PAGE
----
Bahraini human rights activist Ebtesam AlSaegh has confirmed that a Moroccan female prisoner convicted of a criminal offense perpetrated the attack against three female Bahraini prisoners of opinion incarcerated at the Isa Town Women’s Prison a few days ago. The families of three prisoners of opinion, Tayba Ismail, Tayba Darwish, and Maasouma AlSayyid, affirmed that their daughters received death threats and were attacked by a sharp object wielded by a Moroccan prisoner who is serving a sentence after being convicted of a crime of moral turpitude. The Moroccan prisoner in question has proven to be a ringleader of an entire network whose members were also guilty of committing similar crimes of moral turpitude.
It is worth noting that detainee Tayba Ismail, a mother of two sentenced to a year for alleged “lèse-majesté” in her Tweets, was stabbed by the Moroccan prisoner numerous times in the face, and she also sustained multiple stab wounds on different parts of her body. The Moroccan prison also “assaulted” detainee Maasouma AlSayyid, who is serving six months for “illegal assembly”, and she was “bashed Maasoua against the wall”. Detainee Maasouma was transferred to the hospital along with Tayba Ismail. Detainee Tayba Darwish, a mother of three sentenced to five years, also received death threats from the same assailant.
Detainee Tayba Ismail’s spouse, who was able to see her for five minutes one day after the attack, was told by her that the Moroccan prisoner “has perpetrated similar attacks against other detainees, and she especially targets prisoners of conscience. As a result, the prison has become an unsafe place, even more so for prisoners of conscience,” because the Moroccan prisoner openly threatens them, flaunting her connections to high-ranking officials. According to statements made by the Moroccan prisoner in question, she “can do literally do anything, even murder [the prisoners of conscience], since she is protected and has immunity thanks to her said connections and relationships with high-ranking officials. The worst that could possibly be done to her would be extraditing her back to Morocco”. In fact, even after the latest attack she perpetrated, Bahraini authorities took no disciplinary action except placing the assailant in solitary confinement for a week only! It is expected that the assailant will be returned to the same prison cell as her victims next week.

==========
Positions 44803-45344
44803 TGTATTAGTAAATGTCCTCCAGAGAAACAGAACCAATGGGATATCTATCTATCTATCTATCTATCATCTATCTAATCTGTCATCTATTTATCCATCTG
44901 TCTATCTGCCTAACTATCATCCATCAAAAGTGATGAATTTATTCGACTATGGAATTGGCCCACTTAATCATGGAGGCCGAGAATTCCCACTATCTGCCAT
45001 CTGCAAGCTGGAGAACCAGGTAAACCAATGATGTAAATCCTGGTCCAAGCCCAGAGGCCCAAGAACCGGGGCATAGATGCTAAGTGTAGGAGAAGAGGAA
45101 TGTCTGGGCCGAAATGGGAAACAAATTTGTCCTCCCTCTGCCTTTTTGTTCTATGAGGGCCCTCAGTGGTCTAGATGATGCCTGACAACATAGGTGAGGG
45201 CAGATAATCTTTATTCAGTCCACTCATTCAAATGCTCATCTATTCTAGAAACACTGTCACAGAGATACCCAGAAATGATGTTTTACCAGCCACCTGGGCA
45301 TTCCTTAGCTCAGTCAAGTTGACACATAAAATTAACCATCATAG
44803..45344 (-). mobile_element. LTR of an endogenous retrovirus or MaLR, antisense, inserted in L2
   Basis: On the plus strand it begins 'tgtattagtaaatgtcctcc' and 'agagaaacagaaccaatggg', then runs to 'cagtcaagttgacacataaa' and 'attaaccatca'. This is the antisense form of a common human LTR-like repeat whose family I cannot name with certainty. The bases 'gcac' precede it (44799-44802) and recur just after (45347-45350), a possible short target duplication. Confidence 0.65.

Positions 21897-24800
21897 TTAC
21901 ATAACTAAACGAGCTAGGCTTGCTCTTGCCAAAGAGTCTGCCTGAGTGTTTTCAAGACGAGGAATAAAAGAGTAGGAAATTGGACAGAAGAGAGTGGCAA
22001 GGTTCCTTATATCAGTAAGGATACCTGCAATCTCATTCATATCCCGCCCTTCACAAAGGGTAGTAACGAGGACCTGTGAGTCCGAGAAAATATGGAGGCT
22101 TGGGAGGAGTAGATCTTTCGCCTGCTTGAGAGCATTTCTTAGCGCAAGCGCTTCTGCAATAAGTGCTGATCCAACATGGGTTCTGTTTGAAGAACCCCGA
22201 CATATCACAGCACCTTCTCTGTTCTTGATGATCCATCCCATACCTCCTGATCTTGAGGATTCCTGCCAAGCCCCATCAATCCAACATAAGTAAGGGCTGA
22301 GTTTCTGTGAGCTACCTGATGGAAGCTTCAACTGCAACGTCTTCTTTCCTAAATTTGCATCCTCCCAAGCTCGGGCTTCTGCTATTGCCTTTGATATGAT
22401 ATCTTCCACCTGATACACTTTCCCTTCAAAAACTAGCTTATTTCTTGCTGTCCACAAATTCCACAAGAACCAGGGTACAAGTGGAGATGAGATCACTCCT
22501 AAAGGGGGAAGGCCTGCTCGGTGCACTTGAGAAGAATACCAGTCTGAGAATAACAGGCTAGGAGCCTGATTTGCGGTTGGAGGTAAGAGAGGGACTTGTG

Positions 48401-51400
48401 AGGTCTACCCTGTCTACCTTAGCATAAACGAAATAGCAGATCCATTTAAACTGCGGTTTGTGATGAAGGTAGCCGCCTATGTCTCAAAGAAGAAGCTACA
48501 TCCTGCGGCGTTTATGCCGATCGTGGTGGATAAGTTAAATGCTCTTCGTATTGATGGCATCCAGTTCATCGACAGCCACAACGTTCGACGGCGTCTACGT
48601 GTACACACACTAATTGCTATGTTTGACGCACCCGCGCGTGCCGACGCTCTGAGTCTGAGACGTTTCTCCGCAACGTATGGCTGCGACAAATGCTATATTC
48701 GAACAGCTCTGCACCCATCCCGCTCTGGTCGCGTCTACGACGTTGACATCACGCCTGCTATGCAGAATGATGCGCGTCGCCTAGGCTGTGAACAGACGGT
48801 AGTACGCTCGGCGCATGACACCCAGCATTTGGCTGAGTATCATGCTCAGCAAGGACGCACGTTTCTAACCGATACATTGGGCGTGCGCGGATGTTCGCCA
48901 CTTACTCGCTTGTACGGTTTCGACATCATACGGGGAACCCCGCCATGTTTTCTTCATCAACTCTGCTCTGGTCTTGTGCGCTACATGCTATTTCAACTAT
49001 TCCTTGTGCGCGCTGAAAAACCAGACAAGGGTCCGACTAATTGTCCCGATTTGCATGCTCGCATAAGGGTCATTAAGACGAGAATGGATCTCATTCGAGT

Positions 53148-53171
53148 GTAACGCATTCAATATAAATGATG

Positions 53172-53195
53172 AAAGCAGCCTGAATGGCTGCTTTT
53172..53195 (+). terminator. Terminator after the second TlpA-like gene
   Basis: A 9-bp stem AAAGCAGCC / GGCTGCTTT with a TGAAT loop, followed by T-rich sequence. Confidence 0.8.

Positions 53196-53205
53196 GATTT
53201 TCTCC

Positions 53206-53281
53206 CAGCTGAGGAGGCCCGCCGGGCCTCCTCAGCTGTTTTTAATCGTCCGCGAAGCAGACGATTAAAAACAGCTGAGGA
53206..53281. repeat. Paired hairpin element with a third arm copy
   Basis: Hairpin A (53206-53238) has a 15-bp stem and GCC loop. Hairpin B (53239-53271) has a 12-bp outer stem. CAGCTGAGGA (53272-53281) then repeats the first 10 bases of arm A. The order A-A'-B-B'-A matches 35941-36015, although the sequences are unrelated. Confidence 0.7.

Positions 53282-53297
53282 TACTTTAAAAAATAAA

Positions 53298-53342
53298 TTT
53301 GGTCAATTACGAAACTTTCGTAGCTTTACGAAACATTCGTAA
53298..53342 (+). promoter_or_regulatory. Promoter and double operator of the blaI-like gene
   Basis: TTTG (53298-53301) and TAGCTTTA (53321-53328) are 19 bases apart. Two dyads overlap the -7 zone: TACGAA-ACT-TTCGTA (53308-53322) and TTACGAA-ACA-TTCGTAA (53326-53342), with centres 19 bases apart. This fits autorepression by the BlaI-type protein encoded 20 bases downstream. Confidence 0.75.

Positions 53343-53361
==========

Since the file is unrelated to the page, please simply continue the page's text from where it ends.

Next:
The families of the victims of this vicious attack demand that their daughters, all prisoners of conscience, be transferred to a separate facility or building, isolated from prisoners convicted of felonies, in order to protect them from such attacks. The families also expressed their concern for the health and physical well-being of their detained daughters, since the felons they are incarcerated with are mostly convicted of crimes of moral turpitude, and therefore suffer from various sexually transmitted diseases, some of which are contagious. These families fear that their daughters are being exposed to such diseases as well as otherwise unsanitary conditions due to the fact that the authorities have failed to incarcerate felons separately from prisoners of opinion.
Based on the aforementioned, the Bahraini German Organization for Human Rights & Democracy (BGO) calls for the immediate and unconditional release of the female prisoners of conscience who were arrested, tried, and sentenced for merely exercising their internationally guaranteed right to freedom of opinion. BGO also holds the Bahraini authorities accountable for the safety and well-being of the prisoners of conscience, as the authorities have an obligation to guarantee the safety of the prisoners of conscience and provide a safe environment behind bars, both physically and psychologically. This is best accomplished by separating the convicted felons from the prisoners of conscience who government insists on incarcerating. In addition, incarcerating prisoners of conscience with convicted felons is considered to be a psychological torture tactic employed by the authorities against the prisoners of conscience and their families because it places these prisoners at risk of danger and bodily harm, especially since they have received credible death threats from the felon who carried out an attack against them. Furthermore, the authorities are jeopardizing the health and physical well-being of the prisoners of conscience by housing them in the same prison cells as convicted felons diagnosed with contagious sexually transmitted diseases.